Fascinating program from conductor David Alan Miller
A recent CD in the “American Classics” series from Naxos offers a compelling combination of works, masterfully played by the National Orchestral Institute Philharmonic, conducted by David Alan Miller. John Harbison headlines the booklet, but the first work on the disc is the earliest, Sun-Treader, by Carl Ruggles. I have strong, if not exactly fond, memories of this work: among my earliest purchases of Deutsche Grammophon LPs in the early 1970s had Michael Tilson Thomas conducting the Boston Symphony Orchestra in this Ruggles piece and Charles Ives’ Three Places in New England. Of course it is the latter work that is the more enduring and far more often programmed, but at the time I was particularly taken with the opening moments of Sun-Treader, with its insistently booming timpani and piling-on brass chords. In the end I was frustrated—first that Ruggles only wrote ten works in a lifetime that spanned 95 years, and then that as I listened a few times to his most famous piece, that I just kept waiting for the occasional reappearance of that opening sequence (and it does return a few times). The quarter-hour work is a dense combination of quasi-atonal colors, and presents as much of a challenge to the players (and the “kids” in the NOIP make it sound easy) as to the listener…but I was glad to hear it again, and to see that the work still has a toehold in at least American repertory.
The recording really gets down to business with the Second Concerto for Orchestra by Steven Stucky. Only in recent months have I begun to realize what a treasure we lost when this composer passed away in 2016. Just last season the Madison Symphony Orchestra had their first crack at his music in performances of his Symphony. On this CD, the 2004 work represents a kind of culmination of Stucky’s work with the Los Angeles Philharmonic, and the fine booklet notes by Robert Linott detail the composer’s myriad “codes” of notes and references in the work. Frankly, I was unaware of them the first time I listened to the piece, and really didn’t think about the second time. In fact, I already feel as though repeated hearings will continue to reveal layers of sound and structure that are the real point of any great music.
The heart of the three-movement work is the second movement “Variations.” These are not the kind of variations that are easy to follow as they unfold, and for that matter, Stucky’s treatment of the orchestra does not remind one of Bartok or Kodaly’s works of the same name. This is not so much about spotlighting individual instruments or even sections in their turn, a la those more famous examples—but it does carry the kind of lasting weight that made it a worthy choice for the 2005 Pulitzer Prize in music.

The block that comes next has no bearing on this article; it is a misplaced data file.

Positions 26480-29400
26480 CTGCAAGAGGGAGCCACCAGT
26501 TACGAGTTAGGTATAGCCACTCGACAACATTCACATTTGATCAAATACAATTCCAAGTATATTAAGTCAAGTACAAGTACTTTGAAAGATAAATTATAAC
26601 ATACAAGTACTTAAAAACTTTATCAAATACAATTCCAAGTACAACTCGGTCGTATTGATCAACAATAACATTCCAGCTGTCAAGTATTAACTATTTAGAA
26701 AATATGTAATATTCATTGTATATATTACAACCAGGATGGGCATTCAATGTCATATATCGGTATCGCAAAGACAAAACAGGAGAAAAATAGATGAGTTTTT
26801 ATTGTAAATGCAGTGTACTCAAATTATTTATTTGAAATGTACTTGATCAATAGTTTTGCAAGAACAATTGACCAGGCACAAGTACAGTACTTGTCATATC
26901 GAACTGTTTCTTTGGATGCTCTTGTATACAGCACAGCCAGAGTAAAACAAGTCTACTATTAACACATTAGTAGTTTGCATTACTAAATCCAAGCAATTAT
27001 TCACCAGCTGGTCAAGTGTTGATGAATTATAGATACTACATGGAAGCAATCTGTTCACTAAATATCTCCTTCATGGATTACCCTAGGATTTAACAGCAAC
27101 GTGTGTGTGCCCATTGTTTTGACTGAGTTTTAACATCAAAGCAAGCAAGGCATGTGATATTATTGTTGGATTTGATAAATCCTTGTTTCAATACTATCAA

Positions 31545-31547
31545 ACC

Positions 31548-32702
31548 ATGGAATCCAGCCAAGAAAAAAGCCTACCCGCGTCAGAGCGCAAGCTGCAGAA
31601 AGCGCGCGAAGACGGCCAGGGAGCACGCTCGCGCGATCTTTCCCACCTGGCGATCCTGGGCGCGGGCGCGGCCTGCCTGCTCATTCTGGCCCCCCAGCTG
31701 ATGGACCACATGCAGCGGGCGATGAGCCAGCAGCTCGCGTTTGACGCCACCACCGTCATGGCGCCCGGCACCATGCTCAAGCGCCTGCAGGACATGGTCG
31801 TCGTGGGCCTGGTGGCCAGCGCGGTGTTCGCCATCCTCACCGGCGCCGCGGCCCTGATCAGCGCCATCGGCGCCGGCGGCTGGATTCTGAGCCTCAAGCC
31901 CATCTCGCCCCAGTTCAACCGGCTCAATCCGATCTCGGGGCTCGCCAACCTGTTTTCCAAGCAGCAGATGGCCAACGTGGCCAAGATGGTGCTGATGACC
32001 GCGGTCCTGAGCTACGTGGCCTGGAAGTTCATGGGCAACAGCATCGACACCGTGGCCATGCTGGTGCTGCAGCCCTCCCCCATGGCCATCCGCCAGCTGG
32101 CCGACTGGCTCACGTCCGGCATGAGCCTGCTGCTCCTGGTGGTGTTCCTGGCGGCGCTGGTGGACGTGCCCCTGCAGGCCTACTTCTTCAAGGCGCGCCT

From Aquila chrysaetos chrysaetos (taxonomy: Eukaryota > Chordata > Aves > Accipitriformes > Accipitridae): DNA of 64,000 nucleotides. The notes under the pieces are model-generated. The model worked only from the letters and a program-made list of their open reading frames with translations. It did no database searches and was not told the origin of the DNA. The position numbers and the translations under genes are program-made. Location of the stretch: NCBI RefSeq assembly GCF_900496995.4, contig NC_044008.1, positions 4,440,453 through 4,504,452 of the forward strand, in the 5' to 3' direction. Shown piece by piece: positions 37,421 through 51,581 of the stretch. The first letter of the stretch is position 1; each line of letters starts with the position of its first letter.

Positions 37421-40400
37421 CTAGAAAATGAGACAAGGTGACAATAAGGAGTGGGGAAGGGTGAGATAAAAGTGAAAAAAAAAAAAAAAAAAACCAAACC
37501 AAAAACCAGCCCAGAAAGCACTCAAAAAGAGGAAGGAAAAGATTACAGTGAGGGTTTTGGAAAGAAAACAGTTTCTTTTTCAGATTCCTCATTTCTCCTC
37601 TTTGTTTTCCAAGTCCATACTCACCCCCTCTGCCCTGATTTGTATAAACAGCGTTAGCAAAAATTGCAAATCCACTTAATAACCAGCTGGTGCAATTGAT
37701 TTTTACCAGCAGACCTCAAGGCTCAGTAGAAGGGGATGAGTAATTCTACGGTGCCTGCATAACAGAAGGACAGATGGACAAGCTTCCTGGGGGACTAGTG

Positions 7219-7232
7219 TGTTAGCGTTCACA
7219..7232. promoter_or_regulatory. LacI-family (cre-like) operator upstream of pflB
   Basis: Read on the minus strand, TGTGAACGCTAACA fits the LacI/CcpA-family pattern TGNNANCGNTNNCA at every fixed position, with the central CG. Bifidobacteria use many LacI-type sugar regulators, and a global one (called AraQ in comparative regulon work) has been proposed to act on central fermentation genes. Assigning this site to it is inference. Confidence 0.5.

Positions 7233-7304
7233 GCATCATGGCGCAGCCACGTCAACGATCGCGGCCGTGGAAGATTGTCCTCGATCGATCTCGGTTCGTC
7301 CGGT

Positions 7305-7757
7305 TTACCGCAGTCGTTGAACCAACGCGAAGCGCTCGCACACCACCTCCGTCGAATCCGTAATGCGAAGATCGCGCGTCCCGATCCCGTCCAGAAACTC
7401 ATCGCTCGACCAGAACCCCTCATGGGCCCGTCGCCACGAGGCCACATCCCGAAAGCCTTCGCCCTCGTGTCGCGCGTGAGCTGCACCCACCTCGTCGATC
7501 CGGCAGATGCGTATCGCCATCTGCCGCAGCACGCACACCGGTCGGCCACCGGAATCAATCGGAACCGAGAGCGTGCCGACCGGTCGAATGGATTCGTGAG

One can’t say that producer and engineer Phil Rowlands (who clearly played a key element in the success of this recording) necessarily saved the best for last by placing Harbison’s Symphony No. 4 at the close of the disc, but we locals certainly can be forgiven for rooting for our own Pulitzer Prize and MacArthur Fellowship winner. After all, John Harbison turns eighty this December, and a number of major tributes and performances are already unfolding (here in Madison we will be treated to the world premiere of his Viola Sonata in February, among other things).
Interestingly, Harbison’s symphony dates from the same year as the Stucky concerto, the result of a centennial celebrating commission by the Seattle Symphony. The five-movement work (coming in in a lean 25 minutes) has both a fascinating genesis and bracing orchestral palette. It is the penultimate movement, “Threnody,” which was both written first and is the emotional heart of the piece. The preceding “Fanfare,” “Intermezzo” and “Scherzo” lead up to it, and other than the opening, the next two movements certainly belie traditional expectations. There is little that is relaxed about the Intermezzo, and the Scherzo, while containing a great deal of tension, does not operate on the high-energy rhythmic plane we usually associate with the form (this is not a criticism!—just a matter-of-fact description). The Threnody is deeply moving and again, a repeated hearing brought other nuances to light. The Finale may come across as the most traditional formally, but sacrifices none of the invigorating elements that brought us to this point. Here in Madison we have had relatively little of Harbison’s large-scale works (although we are richly compensated by 29 years of he and wife Rose Mary Harbison’s Token Creek Chamber Music Festival each August); this taste of his symphonic output makes us eager for the pending Naxos release of his Requiem.
Finally a word about this remarkable orchestra: according to the booklet, “The National Orchestral Institute Philharmonic at the University of Maryland’s Clarice Performing Arts Center is formed each June from the musicians of the National Orchestral Institute.” In other words, a very youthful, quasi-“pick-up” band. Trust me…you have to hear it to believe it. Kudos to them and to maestro Miller.